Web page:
♦  If the ulcer has progressed into the category “difficult-to-heal”, daily application for 3 or 4 consecutive or semi-consecutive days can be necessary, and they may, in difficult cases, need to be followed up with weekly or fortnightly application until full closure of the ulcer is achieved. “Difficult to heal”, in the context, of diabetes means that the ulcer has failed to show good progress towards healing, i.e. 40-50% reduction in size, within 4 weeks.

♦  If the ulcer is older than 6-8 weeks, it is chronic. This means that the number of applications needed may increase. Sometimes, 3 weeks are needed to keep the healing progressing. A positive change will be noticeable from the beginning.

In summary, the actual healing process will be individual to each patient depending on the state of the disease, his/her carefulness with the ulcer for the duration of the healing period and the caution and professionalism of the care provided by all the healthcare professionals participating in the treatment of that particular ulcer.

There are two principal forms of diabetes mellitus:

  • Type 1 diabetes (formerly known as insulin-dependent) in which the pancreas fails to produce the insulin which is essential for survival. This form develops most frequently in children and adolescents, but is being increasingly noted later in life.
  • Type 2 diabetes (formerly named non-insulin-dependent) which results from the body’s inability to respond properly to the action of insulin produced by the pancreas. Type 2 diabetes is much more common and accounts for around 90% of all diabetes cases worldwide. It occurs most frequently in adults, but is being noted increasingly in adolescents as well.

Recently, a further possible division of diabetes into 5 subgroups has been proposed.

10% of the world’s population has diabetes mellitus. This means that 770 million people around the world suffer from diabetes. Of these, 10% have type 1 and 90% have type 2.

0.6% of the world’s population at any one time has a diabetic foot ulcer. That means that 46.2 million people in the world has a diabetic foot ulcer right now. In North America, this percentage is twice as high.

Every 30 seconds, one lower limb amputation in a diabetes patient occurs around the globe.

DFUs, Infection and Amicapsil

See case story of 5-year-old diabetic foot ulcer on plantar heel.

In the UK, for first presented diabetic foot ulcers, the outlook for the patient after the first 12 months is 35% healed, 48% unhealed and 17% amputated.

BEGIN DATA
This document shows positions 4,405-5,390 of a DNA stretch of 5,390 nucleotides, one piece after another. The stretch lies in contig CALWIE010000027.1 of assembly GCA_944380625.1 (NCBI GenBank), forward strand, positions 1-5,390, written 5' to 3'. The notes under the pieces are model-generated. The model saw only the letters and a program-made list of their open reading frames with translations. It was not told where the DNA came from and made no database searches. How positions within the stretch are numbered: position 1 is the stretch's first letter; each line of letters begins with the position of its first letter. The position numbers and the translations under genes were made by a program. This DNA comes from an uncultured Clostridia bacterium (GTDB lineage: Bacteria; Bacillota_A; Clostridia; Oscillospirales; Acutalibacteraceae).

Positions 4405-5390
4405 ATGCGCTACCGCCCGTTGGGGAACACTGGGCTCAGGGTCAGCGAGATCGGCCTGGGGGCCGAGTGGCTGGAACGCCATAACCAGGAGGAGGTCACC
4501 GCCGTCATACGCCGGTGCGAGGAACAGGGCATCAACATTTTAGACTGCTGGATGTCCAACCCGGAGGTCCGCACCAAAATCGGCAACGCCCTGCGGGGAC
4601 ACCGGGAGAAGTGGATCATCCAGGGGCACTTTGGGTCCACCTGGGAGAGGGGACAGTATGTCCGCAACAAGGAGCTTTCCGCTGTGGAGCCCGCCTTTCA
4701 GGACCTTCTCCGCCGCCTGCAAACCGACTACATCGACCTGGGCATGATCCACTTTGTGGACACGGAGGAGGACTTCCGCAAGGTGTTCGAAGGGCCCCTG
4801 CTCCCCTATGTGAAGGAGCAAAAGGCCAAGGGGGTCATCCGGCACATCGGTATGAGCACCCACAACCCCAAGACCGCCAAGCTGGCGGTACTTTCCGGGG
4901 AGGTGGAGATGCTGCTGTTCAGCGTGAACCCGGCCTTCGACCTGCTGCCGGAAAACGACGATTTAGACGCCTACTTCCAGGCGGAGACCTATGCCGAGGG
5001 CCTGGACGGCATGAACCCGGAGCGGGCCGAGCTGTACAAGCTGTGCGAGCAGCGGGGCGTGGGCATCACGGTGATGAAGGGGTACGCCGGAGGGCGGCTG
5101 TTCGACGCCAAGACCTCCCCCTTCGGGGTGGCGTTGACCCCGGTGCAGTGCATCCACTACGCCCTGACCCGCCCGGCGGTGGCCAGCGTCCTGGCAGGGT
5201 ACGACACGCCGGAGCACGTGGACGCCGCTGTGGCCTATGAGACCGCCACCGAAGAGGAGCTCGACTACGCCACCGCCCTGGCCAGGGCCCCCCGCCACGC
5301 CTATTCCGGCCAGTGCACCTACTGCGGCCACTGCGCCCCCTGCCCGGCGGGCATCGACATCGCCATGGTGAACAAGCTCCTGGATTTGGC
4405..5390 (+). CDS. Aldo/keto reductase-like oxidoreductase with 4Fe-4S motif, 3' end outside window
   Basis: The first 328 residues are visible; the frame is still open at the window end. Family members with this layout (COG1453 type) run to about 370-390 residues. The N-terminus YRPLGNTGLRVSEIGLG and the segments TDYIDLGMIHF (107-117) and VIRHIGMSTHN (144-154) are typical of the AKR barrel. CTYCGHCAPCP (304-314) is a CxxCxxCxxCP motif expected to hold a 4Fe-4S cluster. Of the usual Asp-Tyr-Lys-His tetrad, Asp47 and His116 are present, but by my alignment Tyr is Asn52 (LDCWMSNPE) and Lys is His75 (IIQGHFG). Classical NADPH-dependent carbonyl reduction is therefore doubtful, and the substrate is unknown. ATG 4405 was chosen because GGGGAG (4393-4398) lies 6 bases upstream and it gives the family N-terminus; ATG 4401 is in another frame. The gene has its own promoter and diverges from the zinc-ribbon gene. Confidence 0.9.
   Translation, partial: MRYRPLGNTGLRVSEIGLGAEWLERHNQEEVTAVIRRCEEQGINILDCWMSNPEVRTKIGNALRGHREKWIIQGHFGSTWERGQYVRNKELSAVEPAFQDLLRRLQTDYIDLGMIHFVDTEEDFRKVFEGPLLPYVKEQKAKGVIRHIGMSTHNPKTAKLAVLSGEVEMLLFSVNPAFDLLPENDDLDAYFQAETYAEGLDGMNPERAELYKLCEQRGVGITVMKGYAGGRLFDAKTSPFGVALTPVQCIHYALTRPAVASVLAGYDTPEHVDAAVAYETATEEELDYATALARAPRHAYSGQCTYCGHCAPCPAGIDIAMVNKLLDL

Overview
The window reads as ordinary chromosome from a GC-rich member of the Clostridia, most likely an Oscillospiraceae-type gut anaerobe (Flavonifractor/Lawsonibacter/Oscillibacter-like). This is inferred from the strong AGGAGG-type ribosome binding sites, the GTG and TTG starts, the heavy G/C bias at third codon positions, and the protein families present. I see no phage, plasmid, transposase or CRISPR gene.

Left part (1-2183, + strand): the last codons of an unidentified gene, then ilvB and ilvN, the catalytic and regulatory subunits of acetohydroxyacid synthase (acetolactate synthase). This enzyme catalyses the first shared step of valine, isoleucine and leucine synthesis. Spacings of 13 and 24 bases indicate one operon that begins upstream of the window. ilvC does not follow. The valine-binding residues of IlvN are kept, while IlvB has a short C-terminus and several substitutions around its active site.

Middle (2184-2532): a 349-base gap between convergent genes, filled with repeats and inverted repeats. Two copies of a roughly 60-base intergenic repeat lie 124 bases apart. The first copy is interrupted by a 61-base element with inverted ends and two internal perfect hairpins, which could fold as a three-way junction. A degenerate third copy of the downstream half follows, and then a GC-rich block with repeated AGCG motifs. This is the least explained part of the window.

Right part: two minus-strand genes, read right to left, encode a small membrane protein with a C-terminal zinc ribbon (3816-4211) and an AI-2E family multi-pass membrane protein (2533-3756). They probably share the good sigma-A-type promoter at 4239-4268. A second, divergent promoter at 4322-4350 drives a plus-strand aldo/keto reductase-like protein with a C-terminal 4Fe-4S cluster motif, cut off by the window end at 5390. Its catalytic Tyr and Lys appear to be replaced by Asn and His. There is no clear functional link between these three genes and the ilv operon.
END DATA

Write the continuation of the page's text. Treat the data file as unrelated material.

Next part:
In a clinical study, Amicapsil removed the infection from diabetic foot ulcers in less than half the time compared to an antibiotic and an antiseptic. It also cut the number of days the patient needed to remain in hospital by one third.

34% of diabetic foot ulcers managed in the NHS (National Health Service, UK) are treated with systemic antibiotics. Only 16% of these healed. This indicates that antibiotics have a very limited effect on infected diabetic foot ulcers. This use of antibiotics is therefore sub-optimal and it is contributing disproportionately to the development of antibiotic resistance. Amicapsil can prevent an infection from developing and can treat a wound infection and it does not contribute to antimicrobial resistance / AMR.

Bone infection / osteomyelitis and skin infection / cellulitis are common complications of diabetic foot ulcers. Both osteomyelitis and cellulitis strongly increase the risk of developing sepsis.


Typical complications associated with diabetes mellitus:

Foot damage / Diabetic foot disease – changes is blood vessels and nerves lead to ulceration and potentially to amputation.

Eye damage / retinopathy – potentially leads to blindness.

Kidney damage / nephropathy – can lead to kidney failure, requiring dialysis or kidney transplant.

Heart disease / cardiovascular disease – including coronary artery disease, heart attack, stroke, atherosclerosis (narrowing of arteries).

Nerve damage / neuropathy – can lead to sensory loss and damage especially in the legs but also hands.